When cases of domestic violence make the news, people often ask, why didn’t the victim just leave his or her abuser?
But Mary Foley, executive director of the Merryman House Domestic Crisis Center in Paducah, says that’s not really the right question. She contends that the issue of domestic violence should be examined by looking at all of the obstacles that hamper a victim’s ability to escape.
“Because escaping is a different frame than leaving,” Foley says. “This crime is underpinned in power and control and usually happens over time, [so] when we come to the place where we are helping someone escape, we’re coming at them from a very different direction than ‘Why don’t you just leave?’”
Foley discussed her organization’s work, and the intersection of domestic violence and substance abuse, on KET’s Connections with Renee Shaw.
Merryman House helps domestic violence victims in eight counties of the Jackson Purchase region of western Kentucky. Foley says the organization serves about 750 people a year, including some 150 individuals who need shelter. She says there is no set length of time a client can stay at the house, but she says their programs are designed so that most individuals can leave the emergency shelter in three or four months.
“Domestic violence is such a comprehensive problem in the vast, devastating effects and consequences it can have on so many areas of an individual’s functioning,” Foley says.
The range of services offered by Merryman House break down into three areas: life saving assistance, including the emergency shelter as well as legal and medical support for women, men, or children in crisis; life building services to help survivors with counseling, financial assistance, transportation, and children’s services; and life changing programs to address housing, credit repair and ongoing case management.
“What we work with them on first and foremost is their safety,” says Foley. “That’s what we’re going to establish first: safety, shelter, support… and then grow from there with the client on their journey.”
Once a person is a victim of domestic violence, Foley says they qualify for Merryman House services and advocacy at any time for the rest of their lives.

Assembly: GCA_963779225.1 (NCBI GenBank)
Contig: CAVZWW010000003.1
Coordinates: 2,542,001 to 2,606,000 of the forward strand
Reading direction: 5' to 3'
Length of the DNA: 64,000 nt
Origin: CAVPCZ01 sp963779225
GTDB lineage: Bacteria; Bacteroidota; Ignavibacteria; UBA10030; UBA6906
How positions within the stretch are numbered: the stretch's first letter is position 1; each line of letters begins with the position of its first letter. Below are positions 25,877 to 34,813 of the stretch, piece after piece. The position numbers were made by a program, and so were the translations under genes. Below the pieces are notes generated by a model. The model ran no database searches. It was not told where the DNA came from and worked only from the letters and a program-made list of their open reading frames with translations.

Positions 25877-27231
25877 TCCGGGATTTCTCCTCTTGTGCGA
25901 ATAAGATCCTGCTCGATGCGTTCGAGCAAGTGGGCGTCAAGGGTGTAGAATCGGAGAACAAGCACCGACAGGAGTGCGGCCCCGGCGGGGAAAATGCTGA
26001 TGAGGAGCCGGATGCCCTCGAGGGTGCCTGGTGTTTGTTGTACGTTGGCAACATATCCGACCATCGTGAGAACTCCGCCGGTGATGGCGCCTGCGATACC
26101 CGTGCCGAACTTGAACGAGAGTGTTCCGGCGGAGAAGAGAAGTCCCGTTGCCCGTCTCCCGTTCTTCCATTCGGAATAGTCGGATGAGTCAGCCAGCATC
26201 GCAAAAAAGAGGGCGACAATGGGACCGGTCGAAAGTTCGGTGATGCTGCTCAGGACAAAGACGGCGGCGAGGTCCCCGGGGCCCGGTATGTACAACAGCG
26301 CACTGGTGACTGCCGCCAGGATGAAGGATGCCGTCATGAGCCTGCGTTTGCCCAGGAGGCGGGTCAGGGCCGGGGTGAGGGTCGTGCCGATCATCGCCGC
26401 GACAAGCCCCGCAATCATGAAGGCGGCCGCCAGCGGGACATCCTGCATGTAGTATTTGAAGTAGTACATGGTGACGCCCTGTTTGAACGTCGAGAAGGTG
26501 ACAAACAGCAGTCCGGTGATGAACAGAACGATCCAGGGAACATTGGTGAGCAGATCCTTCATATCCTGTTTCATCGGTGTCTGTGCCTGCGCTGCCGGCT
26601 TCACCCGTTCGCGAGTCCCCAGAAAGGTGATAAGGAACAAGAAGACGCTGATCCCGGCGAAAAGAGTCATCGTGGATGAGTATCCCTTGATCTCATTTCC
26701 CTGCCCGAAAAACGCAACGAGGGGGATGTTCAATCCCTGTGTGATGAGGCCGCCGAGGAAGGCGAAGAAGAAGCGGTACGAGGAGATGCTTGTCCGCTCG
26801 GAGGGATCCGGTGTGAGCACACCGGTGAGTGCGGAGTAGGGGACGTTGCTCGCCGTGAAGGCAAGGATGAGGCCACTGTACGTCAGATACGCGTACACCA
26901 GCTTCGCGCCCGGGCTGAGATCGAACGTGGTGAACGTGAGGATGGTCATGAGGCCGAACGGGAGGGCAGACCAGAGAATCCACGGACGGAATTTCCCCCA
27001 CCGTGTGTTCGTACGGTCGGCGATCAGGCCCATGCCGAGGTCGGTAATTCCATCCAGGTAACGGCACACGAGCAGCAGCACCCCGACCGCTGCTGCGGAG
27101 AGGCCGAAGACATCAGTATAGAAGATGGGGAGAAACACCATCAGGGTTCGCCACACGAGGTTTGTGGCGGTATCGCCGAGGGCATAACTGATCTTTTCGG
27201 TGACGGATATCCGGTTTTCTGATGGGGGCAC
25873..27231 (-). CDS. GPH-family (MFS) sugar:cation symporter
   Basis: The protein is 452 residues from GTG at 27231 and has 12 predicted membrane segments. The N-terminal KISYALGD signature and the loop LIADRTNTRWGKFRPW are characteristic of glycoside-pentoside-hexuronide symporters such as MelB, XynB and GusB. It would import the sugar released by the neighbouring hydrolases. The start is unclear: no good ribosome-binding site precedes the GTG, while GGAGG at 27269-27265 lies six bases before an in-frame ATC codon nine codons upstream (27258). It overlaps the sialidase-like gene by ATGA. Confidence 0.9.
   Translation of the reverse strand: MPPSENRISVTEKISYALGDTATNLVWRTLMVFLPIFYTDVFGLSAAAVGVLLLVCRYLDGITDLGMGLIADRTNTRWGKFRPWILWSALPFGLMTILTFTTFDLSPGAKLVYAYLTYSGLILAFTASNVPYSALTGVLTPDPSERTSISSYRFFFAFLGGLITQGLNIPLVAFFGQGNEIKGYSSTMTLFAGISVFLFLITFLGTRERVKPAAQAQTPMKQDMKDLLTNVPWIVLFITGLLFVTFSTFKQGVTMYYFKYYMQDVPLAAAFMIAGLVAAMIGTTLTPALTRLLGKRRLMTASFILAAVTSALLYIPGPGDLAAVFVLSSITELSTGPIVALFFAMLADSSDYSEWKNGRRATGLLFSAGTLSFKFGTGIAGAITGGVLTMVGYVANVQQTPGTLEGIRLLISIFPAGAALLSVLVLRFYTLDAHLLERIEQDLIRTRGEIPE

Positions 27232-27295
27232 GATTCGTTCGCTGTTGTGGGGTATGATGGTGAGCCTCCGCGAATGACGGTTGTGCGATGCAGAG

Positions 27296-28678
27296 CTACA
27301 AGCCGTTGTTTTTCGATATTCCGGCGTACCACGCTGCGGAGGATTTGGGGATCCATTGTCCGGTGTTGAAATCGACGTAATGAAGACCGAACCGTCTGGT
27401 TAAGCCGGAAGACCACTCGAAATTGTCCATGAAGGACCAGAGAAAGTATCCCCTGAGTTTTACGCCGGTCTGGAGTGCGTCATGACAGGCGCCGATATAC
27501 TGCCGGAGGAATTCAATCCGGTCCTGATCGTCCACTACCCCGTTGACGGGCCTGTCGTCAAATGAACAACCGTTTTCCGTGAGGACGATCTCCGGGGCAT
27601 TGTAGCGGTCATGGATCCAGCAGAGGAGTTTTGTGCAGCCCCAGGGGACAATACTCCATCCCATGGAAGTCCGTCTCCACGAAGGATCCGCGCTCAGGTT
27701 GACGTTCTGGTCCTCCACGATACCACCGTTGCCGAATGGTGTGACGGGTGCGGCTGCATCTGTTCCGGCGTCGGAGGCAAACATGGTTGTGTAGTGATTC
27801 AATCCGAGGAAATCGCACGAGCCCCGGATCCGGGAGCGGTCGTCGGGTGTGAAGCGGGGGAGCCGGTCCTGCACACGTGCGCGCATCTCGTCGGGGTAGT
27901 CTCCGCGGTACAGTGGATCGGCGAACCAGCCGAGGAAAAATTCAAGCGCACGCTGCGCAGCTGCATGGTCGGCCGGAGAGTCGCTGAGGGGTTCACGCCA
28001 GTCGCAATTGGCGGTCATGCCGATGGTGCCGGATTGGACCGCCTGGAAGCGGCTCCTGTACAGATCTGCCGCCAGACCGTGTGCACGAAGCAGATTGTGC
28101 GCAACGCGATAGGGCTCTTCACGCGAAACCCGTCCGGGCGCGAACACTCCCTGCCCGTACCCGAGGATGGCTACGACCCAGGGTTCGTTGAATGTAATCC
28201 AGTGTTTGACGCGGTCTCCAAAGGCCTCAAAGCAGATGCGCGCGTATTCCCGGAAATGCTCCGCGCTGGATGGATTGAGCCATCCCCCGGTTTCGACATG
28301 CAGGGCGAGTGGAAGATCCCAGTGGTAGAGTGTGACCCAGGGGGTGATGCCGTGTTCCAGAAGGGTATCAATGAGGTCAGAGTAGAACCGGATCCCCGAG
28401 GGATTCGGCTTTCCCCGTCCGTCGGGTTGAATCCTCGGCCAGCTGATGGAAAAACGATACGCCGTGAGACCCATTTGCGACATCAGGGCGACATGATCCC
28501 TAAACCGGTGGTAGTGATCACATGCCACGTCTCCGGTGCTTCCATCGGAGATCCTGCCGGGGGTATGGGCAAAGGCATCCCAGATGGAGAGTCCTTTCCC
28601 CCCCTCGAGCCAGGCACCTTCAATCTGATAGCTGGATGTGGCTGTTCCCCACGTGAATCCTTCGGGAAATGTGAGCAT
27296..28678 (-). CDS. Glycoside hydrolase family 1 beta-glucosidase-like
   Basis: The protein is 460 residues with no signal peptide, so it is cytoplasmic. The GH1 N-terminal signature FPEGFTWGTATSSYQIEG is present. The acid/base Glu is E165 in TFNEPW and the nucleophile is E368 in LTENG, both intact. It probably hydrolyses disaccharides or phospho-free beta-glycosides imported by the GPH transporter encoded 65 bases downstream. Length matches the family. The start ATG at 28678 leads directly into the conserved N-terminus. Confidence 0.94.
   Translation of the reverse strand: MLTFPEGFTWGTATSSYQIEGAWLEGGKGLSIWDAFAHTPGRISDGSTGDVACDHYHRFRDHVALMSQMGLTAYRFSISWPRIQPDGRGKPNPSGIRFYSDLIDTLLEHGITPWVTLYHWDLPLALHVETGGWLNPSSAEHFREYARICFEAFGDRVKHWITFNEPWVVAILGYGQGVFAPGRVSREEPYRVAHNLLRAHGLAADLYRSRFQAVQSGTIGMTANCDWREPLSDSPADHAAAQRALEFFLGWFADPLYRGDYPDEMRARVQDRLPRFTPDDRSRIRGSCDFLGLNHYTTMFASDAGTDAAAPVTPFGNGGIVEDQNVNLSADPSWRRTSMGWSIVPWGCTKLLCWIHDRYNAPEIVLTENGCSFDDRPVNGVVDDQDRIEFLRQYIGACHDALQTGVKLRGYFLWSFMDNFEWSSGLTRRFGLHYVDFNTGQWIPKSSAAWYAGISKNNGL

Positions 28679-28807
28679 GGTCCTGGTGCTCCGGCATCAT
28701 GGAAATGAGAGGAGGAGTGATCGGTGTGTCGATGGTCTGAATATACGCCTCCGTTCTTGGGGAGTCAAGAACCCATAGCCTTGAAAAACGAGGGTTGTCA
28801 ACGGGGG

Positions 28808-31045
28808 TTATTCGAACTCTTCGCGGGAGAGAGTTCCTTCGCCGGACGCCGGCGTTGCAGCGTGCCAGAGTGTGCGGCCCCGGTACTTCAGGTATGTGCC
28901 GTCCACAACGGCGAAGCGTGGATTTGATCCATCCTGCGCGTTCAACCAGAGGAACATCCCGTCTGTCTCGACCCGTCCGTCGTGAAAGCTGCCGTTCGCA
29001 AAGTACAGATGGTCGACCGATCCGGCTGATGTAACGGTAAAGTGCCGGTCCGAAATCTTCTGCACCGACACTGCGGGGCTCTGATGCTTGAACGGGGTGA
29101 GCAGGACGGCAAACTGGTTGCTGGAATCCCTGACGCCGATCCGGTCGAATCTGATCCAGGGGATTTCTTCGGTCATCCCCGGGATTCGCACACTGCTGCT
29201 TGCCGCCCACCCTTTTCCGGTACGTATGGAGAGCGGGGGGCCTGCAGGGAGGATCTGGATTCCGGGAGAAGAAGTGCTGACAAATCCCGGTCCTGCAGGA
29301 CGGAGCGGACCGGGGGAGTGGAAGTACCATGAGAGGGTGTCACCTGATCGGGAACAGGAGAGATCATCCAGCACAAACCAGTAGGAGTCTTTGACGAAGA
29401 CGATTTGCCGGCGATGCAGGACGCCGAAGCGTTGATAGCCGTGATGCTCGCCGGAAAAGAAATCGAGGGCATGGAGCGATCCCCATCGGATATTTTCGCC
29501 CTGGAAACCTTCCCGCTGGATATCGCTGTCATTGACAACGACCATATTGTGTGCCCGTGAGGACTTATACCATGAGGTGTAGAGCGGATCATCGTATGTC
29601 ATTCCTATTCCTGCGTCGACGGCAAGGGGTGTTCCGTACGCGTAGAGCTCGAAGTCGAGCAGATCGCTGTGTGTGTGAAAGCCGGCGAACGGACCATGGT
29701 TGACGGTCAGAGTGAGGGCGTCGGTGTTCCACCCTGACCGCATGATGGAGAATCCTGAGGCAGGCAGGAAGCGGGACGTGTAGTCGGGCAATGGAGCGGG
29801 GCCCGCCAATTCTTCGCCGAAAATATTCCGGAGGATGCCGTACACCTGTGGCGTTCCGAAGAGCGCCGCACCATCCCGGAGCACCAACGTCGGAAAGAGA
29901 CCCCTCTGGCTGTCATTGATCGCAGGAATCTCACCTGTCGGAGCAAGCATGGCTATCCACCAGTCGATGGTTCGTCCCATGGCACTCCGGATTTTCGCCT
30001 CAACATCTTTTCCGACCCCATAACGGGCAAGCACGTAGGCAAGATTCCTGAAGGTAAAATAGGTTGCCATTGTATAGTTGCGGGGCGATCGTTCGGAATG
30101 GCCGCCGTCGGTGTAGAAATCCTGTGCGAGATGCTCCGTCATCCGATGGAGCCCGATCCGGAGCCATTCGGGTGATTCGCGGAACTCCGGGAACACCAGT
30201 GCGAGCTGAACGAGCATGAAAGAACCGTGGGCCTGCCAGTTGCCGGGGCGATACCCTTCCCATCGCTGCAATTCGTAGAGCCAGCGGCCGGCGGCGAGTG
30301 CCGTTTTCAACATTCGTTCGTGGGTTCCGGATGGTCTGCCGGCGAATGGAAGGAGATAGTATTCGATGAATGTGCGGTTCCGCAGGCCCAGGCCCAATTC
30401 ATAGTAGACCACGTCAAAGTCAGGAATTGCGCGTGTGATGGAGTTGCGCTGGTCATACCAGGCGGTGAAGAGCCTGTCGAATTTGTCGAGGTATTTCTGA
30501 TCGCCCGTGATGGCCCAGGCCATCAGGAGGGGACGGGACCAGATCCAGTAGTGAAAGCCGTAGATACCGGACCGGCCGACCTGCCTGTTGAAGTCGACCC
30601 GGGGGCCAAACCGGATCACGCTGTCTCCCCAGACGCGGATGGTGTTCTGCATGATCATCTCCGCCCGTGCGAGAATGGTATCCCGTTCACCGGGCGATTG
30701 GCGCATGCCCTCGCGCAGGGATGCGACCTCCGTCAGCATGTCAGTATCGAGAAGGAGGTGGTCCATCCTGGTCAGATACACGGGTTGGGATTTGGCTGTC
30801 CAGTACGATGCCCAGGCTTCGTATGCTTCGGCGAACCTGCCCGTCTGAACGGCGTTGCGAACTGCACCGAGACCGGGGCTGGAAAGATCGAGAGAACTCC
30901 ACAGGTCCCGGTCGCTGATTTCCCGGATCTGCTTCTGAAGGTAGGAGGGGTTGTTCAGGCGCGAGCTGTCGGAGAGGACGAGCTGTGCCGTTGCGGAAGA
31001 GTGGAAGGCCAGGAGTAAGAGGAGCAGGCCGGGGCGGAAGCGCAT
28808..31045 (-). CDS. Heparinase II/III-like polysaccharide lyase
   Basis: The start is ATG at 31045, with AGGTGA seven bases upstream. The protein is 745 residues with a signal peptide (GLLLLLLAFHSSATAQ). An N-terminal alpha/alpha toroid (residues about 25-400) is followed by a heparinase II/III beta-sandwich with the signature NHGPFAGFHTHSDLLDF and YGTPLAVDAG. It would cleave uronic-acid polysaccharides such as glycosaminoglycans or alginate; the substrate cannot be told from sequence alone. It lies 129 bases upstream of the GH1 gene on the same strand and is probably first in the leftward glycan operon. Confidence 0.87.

When Abuse and Drugs Collide
Foley says more than 90 percent of individuals who seek treatment for substance abuse have also endured some form of interpersonal violence. She says some victims turn to drugs or escalate an existing addiction problem as a way to cope with the abuse they’re experiencing. In other cases, she says the perpetrator will encourage drug use as a way of controlling his or her victims. In one particular case, Foley says a client preferred that her abuser did drugs because that meant he would be calmer and less likely to hurt her or her children.
The staff of Merryman House is well equipped to help domestic violence victims deal with trauma, but Foley says that they don’t have expertise in addiction treatment. That’s why the organization has embarked on an effort to partner with other agencies that can help Merryman clients with drug issues.
“So if we know that trauma has such devastating effects to the mind, the body, and the spirit, then why would we not bring on partners that address all of those areas?” Foley asks.
The trick, according to Foley, is to determine which issue to address first. Some clients may need to address an addiction problem before Merryman House can treat them for trauma. She says there can be a fine line between helping trauma victims and pushing them to where they feel unable to cope and start using again.
When clients are ready for trauma treatment, Foley says counselors can use eye movement desensitization and reprocessing therapy (EMDR) as well as other cognitive behavioral therapies and evidence-based practices that have proven beneficial to domestic violence victims.
A Strong Support System to Rebuild Lives
Trauma is at the root of many maladaptive coping styles and mental health problems, says Foley, especially for younger victims. She says children who have witnessed or directly experienced domestic violence have very specific treatment needs. And if that trauma is left unresolved, it can continue to haunt victims as they get older.
“Many of the adults that we’re dealing with never got the care and the support and the education that they needed as children,” Foley says, “and never got healing for the traumatic experience that they witnessed.”
But Foley stresses there is hope for all domestic violence victims. She says that while the adaptive behaviors that helped clients survive abuse may no longer be needed, they can always learn new behaviors and skills that can enable them to rebuild their lives.
“If there’s breath in your lungs, you’re not too far gone,” says Foley. “I do think it has to start with the choice to turn and go the other direction, and hopefully we will have done a really good job of giving them really good reasons to make that turn, and we’ll be able to stand from a place of grace and understanding to help them on that journey.”